Endometriosis is a prevalent gynaecological condition affecting women of reproductive age. From a Western medical perspective, endometriosis is a condition where endometrial tissue (which is what grows and sheds inside the uterus resulting in a period) grows outside the uterus, resulting in pelvic pain, irregular bleeding/spotting, heavy periods, digestive issues and infertility. The pain with endometriosis can vary and is often quite severe, and can be described as a stabbing sharp pain or a dragging down sensation, chronic pain in the lower abdomen, deep pain during or after sex, painful bowel movements and painful menstrual cramps that get worse over time.
The exact cause is unclear, however researchers suggest it to be due to retrograde menstrual flow, genetics, immune system disorders, hormone imbalances such as excess oestrogen, and abdominal surgeries.
Causes of endometriosis:
Retrograde menstruation- when menstrual blood that is supposed to flow out the vagina flows back through the fallopian tubes, past the ovaries and into the peritoneal cavity. This menstrual blood then causes inflammation and adhesions in the abdominal cavity. Retrograde menstruation can be due to tampon use, period sex, or abnormal contracting of the uterus at period time (and potentially a uterus that is positioned abnormally).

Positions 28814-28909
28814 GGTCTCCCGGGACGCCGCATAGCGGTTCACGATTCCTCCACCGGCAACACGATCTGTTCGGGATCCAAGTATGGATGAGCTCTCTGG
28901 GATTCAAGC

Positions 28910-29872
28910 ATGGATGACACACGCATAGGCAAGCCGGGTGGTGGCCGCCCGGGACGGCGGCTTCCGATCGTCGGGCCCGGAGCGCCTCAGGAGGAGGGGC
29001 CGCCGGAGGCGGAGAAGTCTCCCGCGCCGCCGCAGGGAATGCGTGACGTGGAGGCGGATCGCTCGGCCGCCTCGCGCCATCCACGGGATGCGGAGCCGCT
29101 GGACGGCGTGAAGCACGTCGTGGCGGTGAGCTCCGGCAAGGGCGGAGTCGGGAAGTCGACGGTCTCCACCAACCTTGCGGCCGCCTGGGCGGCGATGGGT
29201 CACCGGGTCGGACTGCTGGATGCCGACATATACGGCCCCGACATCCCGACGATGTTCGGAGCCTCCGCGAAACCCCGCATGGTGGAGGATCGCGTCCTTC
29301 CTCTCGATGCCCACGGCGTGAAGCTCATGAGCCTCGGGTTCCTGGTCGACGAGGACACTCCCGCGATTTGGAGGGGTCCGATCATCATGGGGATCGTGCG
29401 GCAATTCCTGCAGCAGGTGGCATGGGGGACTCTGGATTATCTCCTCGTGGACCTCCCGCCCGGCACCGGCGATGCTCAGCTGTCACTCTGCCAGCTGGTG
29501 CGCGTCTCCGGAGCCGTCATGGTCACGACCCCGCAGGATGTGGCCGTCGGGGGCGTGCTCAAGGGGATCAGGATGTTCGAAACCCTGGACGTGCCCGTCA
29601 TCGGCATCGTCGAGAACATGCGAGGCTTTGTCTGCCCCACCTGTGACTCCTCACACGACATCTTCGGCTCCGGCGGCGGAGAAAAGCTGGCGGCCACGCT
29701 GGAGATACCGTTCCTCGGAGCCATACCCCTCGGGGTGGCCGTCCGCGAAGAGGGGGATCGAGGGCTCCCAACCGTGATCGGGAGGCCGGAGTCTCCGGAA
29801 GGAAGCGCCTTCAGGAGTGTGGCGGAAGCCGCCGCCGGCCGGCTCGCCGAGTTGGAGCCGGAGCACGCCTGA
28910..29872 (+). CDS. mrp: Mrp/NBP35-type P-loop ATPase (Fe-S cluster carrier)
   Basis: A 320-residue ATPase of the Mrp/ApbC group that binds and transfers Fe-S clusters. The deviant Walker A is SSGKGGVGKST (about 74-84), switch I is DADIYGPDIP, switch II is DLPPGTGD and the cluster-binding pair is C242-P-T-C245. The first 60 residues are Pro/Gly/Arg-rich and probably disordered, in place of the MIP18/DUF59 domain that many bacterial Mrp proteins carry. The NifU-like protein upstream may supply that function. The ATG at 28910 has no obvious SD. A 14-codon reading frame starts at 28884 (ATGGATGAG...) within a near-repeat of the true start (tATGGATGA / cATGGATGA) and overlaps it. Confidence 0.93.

Genetics- majority of women that have endometriosis have family members with the condition.
Immune system disorders- endometriosis sufferers often have a reduced amount of certain immune cells that act to clean up the lesions that are outside the uterus. This lack of immune cells fails to do the job at cleaning up any residue.
Hormone imbalances- the endometrial lining is oestrogen dependant, which means that it requires oestrogen to grow. When oestrogen is in excess it can stimulate a thicker endometrium and therefore more lesions grow. Excess oestrogen can be due to a sluggish liver, sluggish digestion and slow transit time, chemical/plastics/hormone disruptors, obesity/excess body fat, alcohol, certain medications, and even stress.
Abdominal surgeries (e.g. Cesarean or hysterectomy)- endometrial tissue may be improperly relocated and attach to abdominal scars.
Treatment options include hormonal contraceptives such as the oral contraceptive pill or intrauterine device, surgery to remove endometrial lesions, pain medications or optionally complimentary therapies such as chiropractic, herbal medicine, supplementation and acupuncture. The condition cannot be cured, but the pain reduces after menopause due to the cessation of menstruation and lowered oestrogen levels.
Endometriosis leaves many women with severe pain and limited options for relief. Research indicates that acupuncture may be an effective treatment option with long lasting relief.